Most Gazan families cannot afford the smuggled luxury items, nor can they afford a meal at the Roots Club. While the specific numbers are disputed, the unemployment rate is astronomical. Those who do work usually share their income with their extended families. Many, including children, have resorted to dangerous, back-breaking work ferrying goods through the tunnels or collecting rubble from destroyed, unstable buildings. Among the highest paying jobs are those with the alphabet soup of NGOs and development organizations currently operating in Gaza.

      There is a housing crisis in Gaza. Everywhere I go, I meet people whose homes have been destroyed by Israel and not rebuilt. Some moved in with relatives and live in cramped quarters. Others rent apartments that they can barely afford. And many, including the three sisters pictured above, live in partially destroyed houses. And it should go without saying that there is a crisis of psychological trauma in Gaza, particularly following last year’s war.

      However, a minority in Gaza—including me—do live in comfortable apartments and dine in Gaza City’s coffee shops. My one-bedroom apartment came with a fully furnished living room and bedroom, a satellite television, wireless internet, electricity, and a hot water tank. It had not been rented in over a year when I moved in, I signed no extended contract, and I pay only $300 per month. Since the power goes out in my building (and across Gaza) for at least eight hours per day, I’ve purchased an electric generator that gives me electricity whenever I need it. Most Gazans cannot afford these generators and have structured their lives around the electricity schedule. Some Gazan children have died when faulty electric generators smuggled from Egypt overheated and exploded.

      For an accurate assessment of exactly what kinds of materials are getting into Gaza, I recommend Gaza Gateway, which provides up-to-date information and commentary on the situation at the Gaza Strip border crossings. Gaza Gateway is updated weekly and allows visitors to easily access credible information about the amount of traffic that Israel allows to pass through the Gaza Strip border crossings. The data is presented alongside relevant background information, such as the amount of goods allowed through relative to the needs of the population of Gaza. It is an essential source of information and an important counter to the kinds of misrepresentations that you cite.

      1. Laurie Schuemann

        Thank you for setting me straight on the “details” that were circumvented. It’s those details that always manage to make things seem what they are not. I wasn’t aware of the Gaza Dispatches which I will use as a better guide to facts.

  2. Stewart Mills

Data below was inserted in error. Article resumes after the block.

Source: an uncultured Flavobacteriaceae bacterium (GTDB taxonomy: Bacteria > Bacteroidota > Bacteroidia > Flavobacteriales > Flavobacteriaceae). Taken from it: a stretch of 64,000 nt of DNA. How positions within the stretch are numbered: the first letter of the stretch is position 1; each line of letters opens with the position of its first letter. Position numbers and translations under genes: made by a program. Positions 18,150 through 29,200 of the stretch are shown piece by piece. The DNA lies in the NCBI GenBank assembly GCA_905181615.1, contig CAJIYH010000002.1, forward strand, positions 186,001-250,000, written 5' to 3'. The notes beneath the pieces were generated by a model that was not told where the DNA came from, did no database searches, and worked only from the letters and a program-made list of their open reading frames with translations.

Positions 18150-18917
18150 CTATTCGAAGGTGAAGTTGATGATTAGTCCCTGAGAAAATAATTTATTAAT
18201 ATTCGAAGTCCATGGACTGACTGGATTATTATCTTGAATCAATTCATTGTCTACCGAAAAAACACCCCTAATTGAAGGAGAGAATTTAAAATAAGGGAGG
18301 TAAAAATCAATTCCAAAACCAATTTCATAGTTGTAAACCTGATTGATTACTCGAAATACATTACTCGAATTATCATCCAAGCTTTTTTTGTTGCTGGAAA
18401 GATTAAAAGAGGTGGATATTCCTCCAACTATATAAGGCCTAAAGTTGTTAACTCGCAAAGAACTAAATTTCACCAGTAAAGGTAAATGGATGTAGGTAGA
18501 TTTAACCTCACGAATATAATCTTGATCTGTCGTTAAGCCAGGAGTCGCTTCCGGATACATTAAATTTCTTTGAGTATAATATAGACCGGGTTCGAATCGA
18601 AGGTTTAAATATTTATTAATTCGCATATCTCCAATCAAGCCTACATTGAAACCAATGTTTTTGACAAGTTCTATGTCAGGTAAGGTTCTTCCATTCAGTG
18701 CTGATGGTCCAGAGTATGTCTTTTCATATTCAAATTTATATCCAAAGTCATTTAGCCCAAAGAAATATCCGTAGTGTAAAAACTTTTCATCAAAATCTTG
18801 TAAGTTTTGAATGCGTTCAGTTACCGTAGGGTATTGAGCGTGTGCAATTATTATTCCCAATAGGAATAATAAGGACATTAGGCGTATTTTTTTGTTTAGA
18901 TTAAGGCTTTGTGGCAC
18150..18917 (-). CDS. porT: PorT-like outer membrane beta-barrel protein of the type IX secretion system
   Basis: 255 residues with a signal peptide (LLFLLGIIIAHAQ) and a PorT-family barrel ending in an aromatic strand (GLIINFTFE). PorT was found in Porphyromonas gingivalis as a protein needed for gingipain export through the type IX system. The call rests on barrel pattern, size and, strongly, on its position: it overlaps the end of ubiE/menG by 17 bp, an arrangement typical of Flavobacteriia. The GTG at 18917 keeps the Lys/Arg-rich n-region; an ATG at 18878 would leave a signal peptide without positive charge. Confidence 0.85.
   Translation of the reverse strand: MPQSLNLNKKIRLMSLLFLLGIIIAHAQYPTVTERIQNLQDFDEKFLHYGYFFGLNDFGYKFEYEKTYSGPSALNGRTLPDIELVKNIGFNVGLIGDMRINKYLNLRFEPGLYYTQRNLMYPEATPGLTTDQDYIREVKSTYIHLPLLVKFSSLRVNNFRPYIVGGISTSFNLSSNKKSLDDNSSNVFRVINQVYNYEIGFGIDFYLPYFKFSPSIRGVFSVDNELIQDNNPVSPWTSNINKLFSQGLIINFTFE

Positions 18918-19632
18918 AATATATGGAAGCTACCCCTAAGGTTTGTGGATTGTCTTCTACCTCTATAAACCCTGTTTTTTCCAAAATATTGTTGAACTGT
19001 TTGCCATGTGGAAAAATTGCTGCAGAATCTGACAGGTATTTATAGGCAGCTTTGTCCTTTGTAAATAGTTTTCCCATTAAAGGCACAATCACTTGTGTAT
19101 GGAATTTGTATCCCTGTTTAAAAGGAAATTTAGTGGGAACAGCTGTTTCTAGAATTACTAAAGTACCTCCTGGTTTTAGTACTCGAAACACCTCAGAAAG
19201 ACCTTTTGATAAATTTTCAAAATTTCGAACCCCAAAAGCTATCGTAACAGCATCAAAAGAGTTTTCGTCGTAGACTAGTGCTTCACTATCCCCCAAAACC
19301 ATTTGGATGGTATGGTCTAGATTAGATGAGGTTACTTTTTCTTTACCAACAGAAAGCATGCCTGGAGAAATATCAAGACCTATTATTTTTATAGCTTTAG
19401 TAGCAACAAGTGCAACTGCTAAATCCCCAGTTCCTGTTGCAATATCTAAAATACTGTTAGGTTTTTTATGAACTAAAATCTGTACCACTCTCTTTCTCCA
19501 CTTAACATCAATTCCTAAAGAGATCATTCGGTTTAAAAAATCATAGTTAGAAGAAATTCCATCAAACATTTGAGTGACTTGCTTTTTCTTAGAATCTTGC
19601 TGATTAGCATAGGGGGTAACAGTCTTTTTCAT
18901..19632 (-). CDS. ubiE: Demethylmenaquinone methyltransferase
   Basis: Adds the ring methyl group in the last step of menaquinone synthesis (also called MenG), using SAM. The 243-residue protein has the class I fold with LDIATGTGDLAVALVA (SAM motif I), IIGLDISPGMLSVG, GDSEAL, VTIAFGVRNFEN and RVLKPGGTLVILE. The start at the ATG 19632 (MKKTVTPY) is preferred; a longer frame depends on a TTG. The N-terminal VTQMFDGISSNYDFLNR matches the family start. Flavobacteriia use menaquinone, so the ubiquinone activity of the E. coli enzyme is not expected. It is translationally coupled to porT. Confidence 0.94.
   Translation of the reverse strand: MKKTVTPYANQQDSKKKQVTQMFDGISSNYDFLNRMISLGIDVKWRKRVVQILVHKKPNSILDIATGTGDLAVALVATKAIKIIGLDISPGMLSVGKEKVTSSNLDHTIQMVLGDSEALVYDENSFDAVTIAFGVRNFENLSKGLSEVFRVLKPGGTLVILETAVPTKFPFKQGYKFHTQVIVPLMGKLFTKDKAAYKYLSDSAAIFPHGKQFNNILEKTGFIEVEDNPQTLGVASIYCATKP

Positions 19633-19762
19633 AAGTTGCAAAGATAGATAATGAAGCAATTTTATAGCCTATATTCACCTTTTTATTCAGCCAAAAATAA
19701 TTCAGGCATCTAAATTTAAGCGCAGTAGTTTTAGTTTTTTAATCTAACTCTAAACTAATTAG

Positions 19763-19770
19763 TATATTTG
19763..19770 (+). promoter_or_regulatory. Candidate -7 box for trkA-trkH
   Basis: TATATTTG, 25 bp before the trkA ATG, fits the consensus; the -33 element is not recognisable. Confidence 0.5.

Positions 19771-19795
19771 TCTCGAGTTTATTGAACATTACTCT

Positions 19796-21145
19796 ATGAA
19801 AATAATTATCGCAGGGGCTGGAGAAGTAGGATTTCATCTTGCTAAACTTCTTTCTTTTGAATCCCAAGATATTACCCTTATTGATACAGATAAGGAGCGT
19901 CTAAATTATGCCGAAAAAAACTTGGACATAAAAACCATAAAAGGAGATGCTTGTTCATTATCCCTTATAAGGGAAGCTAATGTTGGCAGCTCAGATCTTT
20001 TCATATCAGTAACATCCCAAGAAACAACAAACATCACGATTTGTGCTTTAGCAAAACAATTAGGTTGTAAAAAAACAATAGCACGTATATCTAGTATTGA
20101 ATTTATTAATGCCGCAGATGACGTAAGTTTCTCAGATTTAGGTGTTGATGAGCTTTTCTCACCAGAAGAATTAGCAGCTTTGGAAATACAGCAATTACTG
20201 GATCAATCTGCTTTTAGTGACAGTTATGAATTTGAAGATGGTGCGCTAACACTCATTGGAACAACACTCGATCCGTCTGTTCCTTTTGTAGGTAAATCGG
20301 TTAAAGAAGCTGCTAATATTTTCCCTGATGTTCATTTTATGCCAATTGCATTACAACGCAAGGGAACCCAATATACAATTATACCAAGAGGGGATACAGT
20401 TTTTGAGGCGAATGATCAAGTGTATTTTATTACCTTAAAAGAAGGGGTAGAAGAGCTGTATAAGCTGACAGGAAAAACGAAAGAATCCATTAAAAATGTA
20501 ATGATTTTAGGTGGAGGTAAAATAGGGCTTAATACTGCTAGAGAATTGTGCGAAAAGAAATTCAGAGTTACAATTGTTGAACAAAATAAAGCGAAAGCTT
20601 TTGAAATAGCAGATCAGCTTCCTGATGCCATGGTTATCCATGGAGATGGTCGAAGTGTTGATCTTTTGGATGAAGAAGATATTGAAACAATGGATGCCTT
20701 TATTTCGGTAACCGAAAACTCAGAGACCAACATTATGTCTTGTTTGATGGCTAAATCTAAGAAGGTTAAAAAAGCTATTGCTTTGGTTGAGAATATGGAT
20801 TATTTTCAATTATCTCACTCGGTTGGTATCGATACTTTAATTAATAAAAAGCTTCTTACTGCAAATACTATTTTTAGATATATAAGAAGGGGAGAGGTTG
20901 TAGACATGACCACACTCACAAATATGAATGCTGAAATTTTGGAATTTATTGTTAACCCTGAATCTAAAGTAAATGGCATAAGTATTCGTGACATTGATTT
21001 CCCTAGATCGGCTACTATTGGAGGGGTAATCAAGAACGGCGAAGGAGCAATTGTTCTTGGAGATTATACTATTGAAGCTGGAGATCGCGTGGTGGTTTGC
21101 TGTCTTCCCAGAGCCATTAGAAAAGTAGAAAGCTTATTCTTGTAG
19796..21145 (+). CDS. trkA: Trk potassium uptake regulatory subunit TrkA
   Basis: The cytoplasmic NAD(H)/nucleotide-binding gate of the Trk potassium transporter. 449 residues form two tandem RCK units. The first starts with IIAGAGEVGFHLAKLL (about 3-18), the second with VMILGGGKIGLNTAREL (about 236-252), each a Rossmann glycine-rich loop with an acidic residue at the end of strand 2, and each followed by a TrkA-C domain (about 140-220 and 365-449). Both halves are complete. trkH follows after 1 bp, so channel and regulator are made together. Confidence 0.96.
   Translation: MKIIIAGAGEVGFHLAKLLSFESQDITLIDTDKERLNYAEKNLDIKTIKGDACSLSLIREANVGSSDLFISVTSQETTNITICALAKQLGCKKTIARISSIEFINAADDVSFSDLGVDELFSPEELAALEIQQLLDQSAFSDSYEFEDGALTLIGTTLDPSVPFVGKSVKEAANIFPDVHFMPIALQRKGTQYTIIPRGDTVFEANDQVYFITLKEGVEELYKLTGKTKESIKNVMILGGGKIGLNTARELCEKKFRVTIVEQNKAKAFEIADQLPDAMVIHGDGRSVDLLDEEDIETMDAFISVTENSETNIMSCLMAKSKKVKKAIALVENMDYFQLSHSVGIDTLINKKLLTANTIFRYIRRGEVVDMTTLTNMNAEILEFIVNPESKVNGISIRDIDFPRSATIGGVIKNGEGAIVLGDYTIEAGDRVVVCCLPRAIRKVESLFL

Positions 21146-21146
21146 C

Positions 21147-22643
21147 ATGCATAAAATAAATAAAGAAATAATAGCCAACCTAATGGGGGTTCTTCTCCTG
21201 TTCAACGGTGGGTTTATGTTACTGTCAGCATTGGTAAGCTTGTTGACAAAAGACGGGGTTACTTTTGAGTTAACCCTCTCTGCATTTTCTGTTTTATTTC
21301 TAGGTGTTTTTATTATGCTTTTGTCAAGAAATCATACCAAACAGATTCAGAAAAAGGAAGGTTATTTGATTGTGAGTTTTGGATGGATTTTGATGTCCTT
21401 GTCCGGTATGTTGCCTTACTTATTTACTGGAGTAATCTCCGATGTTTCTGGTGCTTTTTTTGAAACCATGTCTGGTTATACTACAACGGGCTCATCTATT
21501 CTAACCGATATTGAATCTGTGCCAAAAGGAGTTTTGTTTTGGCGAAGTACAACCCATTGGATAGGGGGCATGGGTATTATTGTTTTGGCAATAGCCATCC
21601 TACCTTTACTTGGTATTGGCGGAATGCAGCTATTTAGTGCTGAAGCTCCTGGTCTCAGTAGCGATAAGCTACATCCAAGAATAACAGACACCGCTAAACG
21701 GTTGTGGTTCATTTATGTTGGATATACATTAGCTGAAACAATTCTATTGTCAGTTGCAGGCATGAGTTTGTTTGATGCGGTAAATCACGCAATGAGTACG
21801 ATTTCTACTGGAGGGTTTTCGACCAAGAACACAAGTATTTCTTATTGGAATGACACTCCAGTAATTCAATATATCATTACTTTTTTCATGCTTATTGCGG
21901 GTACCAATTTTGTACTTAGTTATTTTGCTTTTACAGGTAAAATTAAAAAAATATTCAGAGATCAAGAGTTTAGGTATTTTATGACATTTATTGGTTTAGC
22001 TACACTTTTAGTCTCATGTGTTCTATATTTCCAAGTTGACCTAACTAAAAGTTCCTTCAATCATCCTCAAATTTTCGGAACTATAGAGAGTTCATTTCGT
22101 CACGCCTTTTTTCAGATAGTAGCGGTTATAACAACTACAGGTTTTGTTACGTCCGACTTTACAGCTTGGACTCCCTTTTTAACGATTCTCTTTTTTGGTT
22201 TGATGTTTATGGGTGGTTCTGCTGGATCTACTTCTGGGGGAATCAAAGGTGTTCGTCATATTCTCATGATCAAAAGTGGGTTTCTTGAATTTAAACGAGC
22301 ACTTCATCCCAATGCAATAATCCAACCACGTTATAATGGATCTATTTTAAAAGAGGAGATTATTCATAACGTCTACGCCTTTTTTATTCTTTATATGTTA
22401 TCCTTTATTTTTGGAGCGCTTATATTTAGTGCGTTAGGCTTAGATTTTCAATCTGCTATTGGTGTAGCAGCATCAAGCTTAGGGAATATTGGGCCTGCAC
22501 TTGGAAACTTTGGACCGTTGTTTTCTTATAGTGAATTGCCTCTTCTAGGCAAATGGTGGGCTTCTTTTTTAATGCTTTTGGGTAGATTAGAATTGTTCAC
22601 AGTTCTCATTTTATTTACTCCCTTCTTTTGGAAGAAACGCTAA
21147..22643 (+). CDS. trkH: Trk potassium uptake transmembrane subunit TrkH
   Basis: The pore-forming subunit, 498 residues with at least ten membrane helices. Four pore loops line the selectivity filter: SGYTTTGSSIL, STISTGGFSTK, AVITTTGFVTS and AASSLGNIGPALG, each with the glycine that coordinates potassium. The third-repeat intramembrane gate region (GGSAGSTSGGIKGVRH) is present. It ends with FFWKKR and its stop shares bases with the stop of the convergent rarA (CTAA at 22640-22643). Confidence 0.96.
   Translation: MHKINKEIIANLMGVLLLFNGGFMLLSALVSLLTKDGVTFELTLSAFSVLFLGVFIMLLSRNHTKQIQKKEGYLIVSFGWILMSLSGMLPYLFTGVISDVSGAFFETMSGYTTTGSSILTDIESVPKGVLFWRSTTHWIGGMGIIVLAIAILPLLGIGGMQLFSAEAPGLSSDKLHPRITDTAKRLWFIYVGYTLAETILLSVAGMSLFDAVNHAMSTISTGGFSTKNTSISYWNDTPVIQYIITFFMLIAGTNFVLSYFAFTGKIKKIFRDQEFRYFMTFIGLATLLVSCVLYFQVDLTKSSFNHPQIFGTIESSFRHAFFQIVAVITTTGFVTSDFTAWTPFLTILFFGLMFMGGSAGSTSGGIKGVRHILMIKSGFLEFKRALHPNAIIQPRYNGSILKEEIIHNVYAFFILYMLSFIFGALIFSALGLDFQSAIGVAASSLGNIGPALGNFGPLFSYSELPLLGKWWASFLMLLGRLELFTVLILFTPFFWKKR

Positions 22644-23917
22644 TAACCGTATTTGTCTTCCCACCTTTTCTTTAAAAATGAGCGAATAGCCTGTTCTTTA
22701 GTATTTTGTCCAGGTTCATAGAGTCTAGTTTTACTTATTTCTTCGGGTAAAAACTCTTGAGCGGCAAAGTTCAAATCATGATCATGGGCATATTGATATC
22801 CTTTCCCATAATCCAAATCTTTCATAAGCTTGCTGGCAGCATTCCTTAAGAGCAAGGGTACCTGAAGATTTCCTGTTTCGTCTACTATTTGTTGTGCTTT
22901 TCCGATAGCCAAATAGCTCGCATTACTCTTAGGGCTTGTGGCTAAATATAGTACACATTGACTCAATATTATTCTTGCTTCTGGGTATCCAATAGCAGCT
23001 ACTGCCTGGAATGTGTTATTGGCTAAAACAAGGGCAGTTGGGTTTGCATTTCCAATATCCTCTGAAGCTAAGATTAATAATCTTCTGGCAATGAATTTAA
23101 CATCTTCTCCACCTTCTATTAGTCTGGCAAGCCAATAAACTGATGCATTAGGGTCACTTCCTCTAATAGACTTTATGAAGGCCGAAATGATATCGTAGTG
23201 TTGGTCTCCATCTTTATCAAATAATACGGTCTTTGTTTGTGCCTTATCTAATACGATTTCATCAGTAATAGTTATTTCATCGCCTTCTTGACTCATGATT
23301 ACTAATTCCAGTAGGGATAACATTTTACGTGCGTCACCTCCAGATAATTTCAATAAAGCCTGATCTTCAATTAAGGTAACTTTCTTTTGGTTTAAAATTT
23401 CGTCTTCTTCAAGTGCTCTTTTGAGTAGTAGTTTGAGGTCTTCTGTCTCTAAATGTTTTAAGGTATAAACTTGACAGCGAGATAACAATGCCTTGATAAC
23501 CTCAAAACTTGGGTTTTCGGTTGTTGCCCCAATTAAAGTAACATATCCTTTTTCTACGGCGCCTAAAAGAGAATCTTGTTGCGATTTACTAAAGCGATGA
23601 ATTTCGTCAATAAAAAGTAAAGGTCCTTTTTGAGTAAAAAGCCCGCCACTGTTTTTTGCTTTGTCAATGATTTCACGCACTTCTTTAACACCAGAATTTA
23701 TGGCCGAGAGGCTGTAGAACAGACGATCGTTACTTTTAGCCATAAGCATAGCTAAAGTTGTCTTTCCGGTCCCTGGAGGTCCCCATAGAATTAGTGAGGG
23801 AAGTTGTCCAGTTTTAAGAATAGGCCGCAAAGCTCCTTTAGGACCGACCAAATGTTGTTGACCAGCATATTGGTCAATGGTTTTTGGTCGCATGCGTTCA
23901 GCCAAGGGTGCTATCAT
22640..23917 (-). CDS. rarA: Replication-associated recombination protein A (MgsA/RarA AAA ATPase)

See the following for a response to Haneen Zuabi’s participation in the Gaza flotilla:

    “Haneen Zuabi, a Palestinian member of the Israeli Knesset, has been sworn at by parliamentary colleagues and received death threats since disembarking on Monday.

    While other activists from the Gaza aid flotilla have returned home, one is left facing death threats and abuse in Israel. Haneen Zuabi, a Palestinian member of the Israeli Knesset who was aboard the Mavi Marmara, is now under armed protection after nearly 500 people signed up to a Facebook page calling for her execution.

    During a heated parliamentary session yesterday Zuabi was sworn at and then shoved out of the chamber amid shouts of “Go to Gaza, traitor”.

    The 41-year-old member of the Arab nationalist party Balad has also received death threats by phone and mail. “I am not scared,” she said, speaking from her home town of Nazareth in northern Israel. “This is inherent here, it is not something that started yesterday. It is just harder and harsher now.”

    Regev tells Zoabi: Go to Gaza, Traitor !!!

    “Knesset members on Wednesday slammed MK Hanin Zoabi (Balad), who took part in the flotilla to Gaza raided by the IDF on Monday. Fears of violence against her by other MKs have led the Knesset to grant her personal security guards.”

  3. katya

    It does not matter whether or not the fancy restaurant in Gaza has lots of customers, the main point in the matter is that they are getting supplies. I’m sure they’re not serving dirt pies. As the man said they serve the best food around, in order to prepare the best food daily, one needs ingredients, you know, actual food, meats, produce, water, etc. In order to build an Olympic size swimming pool, one would need building materials, like cement, and plenty of water.

    1. Rabbi Brant Rosen Post author


      Stop harping on this one restaraunt and read any number of impartial NGO reports about the level of humantarian distress being experienced in Gaza as a direct result of Israel’s blockade. Read Gaza Gateway for accurate assessments of the amount of essential goods allowed into Gaza relative to its basic needs.

  4. katya

    With all due respect Rabbi, I posted one time on the issue, I would hardly call that harping and just to let you know I make it a point to look at all sides as well as any I can find that “I” feel are impartial.
    Yesterday I read an article in Washington post here are a couple excerpts from that article

    “if you walk down Gaza City’s main thoroughfare — Salah al-Din Street — grocery stores are stocked wall-to-wall with everything from fresh Israeli yogurts and hummus to Cocoa Puffs smuggled in from Egypt. Pharmacies look as well-supplied as a typical Rite Aid in the United States.